In chapter 7, ‘Death and Its Double: Imagines, Ridiculum and Honos in the Roman Aristocratic Funeral’, the author returns to the funerary effigies of the Roman aristocracy. After running through some of the more extravagant cases of this practice, the discussion concentrates on that other form of aristocratic doubling, (comic) impersonation by mimētai. Bettini establishes the close relationship between the two: ‘the Double signified Death, and seeing one’s own Double was an immediate reminder of aristocratic Death’ (232). The comic character of doubling was a significant aspect of this function. The double may have been a sign of pubic honour restricted to the few, but this honour was balanced as elsewhere in Roman culture by an element of mockery.
This section concludes with a short piece, ‘Argumentum’, in which Bettini follows through the implications of one of the definitions of argumentum as a kind of ‘inferential sign’ that leads to the revelation of hidden truth. Particularly interesting here is the extension of the discussion into the realm of visual art, where Bettini argues that the term could easily be adopted as a way of dealing with allegorical signs and symbols. Such visual argumenta are eloquent images that express much more than can be captured at the surface.
This rapid summary of the contents does little justice to the great richness of these essays. Above all, the reader is struck throughout by how deftly Bettini moves between the ancient and the modern, always with a light touch and always in a fashion that illuminates the subtle but significant differences between superficially similar phenomena. 5 This breadth of reference is not a display of cultivation for its own sake, but helps to bear out the claims advanced in Bettini’s short preface to the whole volume. This opens with Samuel Butler’s lifelong distaste for the classics, including his thinly-veiled satire of classical education in Erewhon, a land where the inhabitants set great store by learning a ‘hypothetical language’ from the distant past as preparation for life. Deliberately setting aside the satire (but with a smile on his face, one imagines), Bettini aims to take the study of ‘hypothetics’ seriously. He expresses an enthusiasm that ‘in modern culture the classics can function precisely as ‘hypothetics’…to open our eyes to so many ‘possibilities’ of life that otherwise we might not be able to see’ (xiv). Indeed, Bettini models a way of doing classics that reaches out beyond the confines of his field to readers well beyond it. In doing so, however, he manages to affirm the relevance of the classical world on its own terms and not as a mere reflection of contemporary concerns. In this sense, the confusing yet ultimately revealing double functions almost as an implicit frame for the book as a whole. Given the overall thrust of the project, there are moments when a reader might want these parallels teasing out in further detail. It would have been interesting, for example, to see Bettini explore the differences between the argumentum, as presented in his final chapter, and the symptom, a term that has enjoyed considerable vogue in modern hermeneutics. But the fact that we are constantly thrown back in this way to ponder with fresh eyes the eccentricities of contemporary culture is a clear marker of the success of Bettini’s ‘hypothetics’.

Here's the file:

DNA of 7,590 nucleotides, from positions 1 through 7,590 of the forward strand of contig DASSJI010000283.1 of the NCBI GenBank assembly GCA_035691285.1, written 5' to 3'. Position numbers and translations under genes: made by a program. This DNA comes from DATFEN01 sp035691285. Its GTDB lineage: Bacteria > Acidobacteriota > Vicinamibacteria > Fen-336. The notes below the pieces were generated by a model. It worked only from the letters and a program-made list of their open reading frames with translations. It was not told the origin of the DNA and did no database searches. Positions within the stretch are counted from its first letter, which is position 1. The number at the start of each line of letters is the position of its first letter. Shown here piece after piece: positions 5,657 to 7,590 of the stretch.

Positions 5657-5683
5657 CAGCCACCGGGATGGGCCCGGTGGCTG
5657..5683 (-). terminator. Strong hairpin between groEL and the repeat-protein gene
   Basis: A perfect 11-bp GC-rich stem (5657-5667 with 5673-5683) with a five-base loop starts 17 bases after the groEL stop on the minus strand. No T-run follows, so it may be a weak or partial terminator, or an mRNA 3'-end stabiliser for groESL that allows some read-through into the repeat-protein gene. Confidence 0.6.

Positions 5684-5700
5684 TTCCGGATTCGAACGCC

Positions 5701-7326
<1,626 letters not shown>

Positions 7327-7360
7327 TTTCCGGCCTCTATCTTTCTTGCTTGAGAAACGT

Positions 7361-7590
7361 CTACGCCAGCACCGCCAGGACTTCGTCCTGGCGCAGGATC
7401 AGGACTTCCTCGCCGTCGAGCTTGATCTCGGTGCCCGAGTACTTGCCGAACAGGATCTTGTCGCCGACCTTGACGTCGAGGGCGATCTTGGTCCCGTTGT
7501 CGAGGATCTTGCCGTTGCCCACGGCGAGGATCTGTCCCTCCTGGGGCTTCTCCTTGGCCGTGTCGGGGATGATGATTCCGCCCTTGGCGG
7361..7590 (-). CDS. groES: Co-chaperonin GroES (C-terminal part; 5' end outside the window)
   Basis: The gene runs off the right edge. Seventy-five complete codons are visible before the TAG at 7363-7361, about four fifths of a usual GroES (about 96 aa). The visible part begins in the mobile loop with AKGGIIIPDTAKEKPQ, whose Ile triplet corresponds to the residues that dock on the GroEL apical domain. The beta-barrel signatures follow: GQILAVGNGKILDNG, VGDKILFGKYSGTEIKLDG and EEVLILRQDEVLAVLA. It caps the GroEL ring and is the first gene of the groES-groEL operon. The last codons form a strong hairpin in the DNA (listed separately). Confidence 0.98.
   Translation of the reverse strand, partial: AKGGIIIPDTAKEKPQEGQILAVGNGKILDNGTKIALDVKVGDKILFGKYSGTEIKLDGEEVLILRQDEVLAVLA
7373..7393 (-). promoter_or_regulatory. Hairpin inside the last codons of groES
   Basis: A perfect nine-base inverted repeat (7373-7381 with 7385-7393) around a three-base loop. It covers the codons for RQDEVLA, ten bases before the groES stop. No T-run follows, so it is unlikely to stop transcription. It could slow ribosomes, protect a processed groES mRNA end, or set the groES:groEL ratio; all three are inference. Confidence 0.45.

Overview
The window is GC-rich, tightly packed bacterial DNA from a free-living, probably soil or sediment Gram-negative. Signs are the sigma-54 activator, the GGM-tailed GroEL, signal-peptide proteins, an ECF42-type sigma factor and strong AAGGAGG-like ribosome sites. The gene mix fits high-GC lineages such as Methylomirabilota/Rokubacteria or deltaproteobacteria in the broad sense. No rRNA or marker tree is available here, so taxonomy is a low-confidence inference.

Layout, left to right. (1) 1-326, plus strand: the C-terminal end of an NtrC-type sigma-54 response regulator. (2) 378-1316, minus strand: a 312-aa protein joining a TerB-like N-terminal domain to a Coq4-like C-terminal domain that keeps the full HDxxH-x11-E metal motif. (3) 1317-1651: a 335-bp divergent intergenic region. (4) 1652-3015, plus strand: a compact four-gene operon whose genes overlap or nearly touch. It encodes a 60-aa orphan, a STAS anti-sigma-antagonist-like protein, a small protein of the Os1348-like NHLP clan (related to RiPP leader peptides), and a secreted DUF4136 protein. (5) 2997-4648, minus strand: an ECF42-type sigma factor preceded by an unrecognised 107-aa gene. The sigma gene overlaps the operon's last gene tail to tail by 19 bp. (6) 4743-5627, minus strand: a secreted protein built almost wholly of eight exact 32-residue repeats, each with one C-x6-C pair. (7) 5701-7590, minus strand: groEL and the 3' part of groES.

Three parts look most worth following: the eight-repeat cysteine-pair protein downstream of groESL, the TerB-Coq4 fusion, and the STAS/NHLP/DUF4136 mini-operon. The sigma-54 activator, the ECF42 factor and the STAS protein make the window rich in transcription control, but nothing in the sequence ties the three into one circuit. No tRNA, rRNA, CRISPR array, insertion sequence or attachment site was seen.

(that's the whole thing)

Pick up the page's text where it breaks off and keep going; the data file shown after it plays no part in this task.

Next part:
As Short observes in his Translator’s Preface, Bettini writes with great style and a wry sense of humour, and his careful but creative translation deserves praise for capturing these elusive qualities in Bettini’s prose. It is a book that I will certainly read again, and how often can you say that about a collection of essays addressing a field distant from your own?
1. Available in English as Maurizio Bettini, The Portrait of the Lover, trans. Laura Gibbs (Berkeley,1999), (reviewed by Thomas E. Jenkins in BMCR 2000.07.19).
2. According to the translator, what remains has been revisited, reedited and (in some places) updated ‘at the author’s direction’ (ix). Although it is difficult to assess the extent of this work without doing a line-by-line comparison, a quick trawl through the bibliography suggests that only one or two pieces of new literature have been cited (see the introduction of a reference to Wiseman, T. P., “The Legend of Lucius Brutus,” in M. Citroni, ed., Memoria e indentità: La cultura romana construisce la sua imagine (Florence, 2003), 21-38 at the beginning of chapter 2). That said, the typographical errors in the original bibliography have been caught and corrected, so even if there seems to be little in the way of substantive change to the individual essays, a sharp eye has certainly gone over the text.
3. In Katariina Mustakallio et al., Hoping for Continuity: Childhood, Education and Death in Antiquity and in the Middle Ages (Rome, 2005), 191-202.
4. Although for an apparent exception, see C. Ginzburg, ‘Rappresentazione: La parola, l’idea, la cosa,’ in idem, Occhiacci di Legno: Nove riflessioni sulla distanza (Milan, 1998), 86.
5. These read like essays in the best sense, gently and judiciously coaxing a subject into view, rather than wrestling it to the ground. In Bettini’s own words: ‘in this as in so many other cases, we will be dealing with cultural representations that are not entirely coherent. In other words, the terms and cultural models that we are about to examine do not fit neatly into a single, internally consistent "theory"' (131).